The ocean’s surface is a facade. The Pacific’s peaceful ripples seem to flow off the end of the Earth like an infinity pool, changing colors with the horizon or glistening like the Koh-i-Noor diamond under the summer sun. In a way, beaches are a borderland between peace and chaos- separating our human world of concrete from a seemingly endless sea of tranquility. People escape to the ocean, people find peace in the ocean. But in reality, the ocean is far from calm. Underneath its gentle facade, the ocean is in constant commotion, a chaotic container of life.
The ocean is home to the greatest diversity and most complex ecosystems of plants and animals on this planet. Scientists estimate that 80% of all life on Earth is found beneath the ocean’s surface. The most amazing part is that we have only explored a mere 5% of the ocean, and it is predicted that a million or more species that dwell in the ocean depths remain unknown, yet to be discovered. The ocean, with an average depth of over 12,450 feet, holds 99% of the planet’s living space.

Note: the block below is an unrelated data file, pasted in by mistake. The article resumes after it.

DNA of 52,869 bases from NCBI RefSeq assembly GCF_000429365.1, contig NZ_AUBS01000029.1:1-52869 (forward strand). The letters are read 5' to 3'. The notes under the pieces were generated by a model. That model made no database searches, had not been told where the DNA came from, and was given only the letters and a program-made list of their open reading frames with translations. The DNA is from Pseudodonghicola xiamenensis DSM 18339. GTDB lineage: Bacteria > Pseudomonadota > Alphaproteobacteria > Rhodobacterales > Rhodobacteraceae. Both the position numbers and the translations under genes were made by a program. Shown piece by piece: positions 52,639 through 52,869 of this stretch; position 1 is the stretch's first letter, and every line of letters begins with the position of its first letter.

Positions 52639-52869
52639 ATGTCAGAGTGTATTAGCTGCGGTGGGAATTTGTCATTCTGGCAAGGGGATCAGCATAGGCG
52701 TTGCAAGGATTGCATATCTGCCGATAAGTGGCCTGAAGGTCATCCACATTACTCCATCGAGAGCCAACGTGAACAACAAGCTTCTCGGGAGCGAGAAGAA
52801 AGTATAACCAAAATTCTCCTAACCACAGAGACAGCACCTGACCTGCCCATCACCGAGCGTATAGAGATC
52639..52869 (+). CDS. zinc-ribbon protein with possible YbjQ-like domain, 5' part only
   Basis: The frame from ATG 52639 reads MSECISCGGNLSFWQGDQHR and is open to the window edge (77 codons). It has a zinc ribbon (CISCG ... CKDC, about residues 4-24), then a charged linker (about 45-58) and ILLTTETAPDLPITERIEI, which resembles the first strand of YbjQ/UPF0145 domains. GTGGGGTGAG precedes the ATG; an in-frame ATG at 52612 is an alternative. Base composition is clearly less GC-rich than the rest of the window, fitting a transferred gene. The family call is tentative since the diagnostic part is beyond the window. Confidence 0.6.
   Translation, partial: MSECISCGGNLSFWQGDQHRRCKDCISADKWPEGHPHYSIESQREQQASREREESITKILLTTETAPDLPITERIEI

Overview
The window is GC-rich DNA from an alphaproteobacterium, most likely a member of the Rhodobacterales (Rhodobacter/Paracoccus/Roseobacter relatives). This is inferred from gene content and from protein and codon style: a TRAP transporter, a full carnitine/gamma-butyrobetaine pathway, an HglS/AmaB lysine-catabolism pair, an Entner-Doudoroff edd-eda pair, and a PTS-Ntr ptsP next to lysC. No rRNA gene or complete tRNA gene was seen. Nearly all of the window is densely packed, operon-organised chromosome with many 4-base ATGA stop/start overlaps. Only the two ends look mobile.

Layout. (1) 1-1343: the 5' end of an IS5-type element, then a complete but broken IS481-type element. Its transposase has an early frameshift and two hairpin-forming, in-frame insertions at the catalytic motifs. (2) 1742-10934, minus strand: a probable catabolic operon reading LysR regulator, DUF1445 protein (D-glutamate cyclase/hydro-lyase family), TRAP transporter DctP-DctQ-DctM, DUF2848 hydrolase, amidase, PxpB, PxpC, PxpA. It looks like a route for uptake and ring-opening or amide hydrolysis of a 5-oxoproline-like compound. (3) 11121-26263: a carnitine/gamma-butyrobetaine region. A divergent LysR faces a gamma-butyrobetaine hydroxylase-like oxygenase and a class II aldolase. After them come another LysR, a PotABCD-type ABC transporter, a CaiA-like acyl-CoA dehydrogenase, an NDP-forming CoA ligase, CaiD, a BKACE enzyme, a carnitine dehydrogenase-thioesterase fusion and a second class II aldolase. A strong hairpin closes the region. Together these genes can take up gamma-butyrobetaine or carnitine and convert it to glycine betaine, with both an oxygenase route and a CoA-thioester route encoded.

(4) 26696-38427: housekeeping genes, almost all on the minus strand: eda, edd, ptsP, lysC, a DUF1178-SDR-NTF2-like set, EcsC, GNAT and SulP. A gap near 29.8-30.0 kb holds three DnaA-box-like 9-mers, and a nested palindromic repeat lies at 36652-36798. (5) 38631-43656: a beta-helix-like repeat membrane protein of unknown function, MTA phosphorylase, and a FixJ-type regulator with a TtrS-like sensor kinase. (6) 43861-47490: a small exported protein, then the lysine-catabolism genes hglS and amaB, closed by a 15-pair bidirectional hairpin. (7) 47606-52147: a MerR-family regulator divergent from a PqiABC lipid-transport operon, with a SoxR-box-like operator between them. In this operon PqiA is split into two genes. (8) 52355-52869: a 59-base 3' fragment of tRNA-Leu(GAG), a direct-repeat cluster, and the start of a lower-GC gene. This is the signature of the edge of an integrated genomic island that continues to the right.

Funny, isn’t it? That humans- who occupy less than 1% of the planet’s living space- feel so entitled to its resources? People seem to view Earth as a collection of continents surrounded by bodies of water we call oceans. But we are fooling ourselves in thinking that this planet was created for land-dwelling creatures like ourselves. The surface of the Earth is 71% ocean, while land barely accounts for three-tenths of the globe, eroded by water at a rate of up to six feet per year in some places such as the Gulf (one foot in my home of San Diego). We are “the water planet”, and the oceans are the lungs of the Earth, providing us with up to 70% of our oxygen. Life on this planet would not be possible without the ocean. The Earth is the ocean.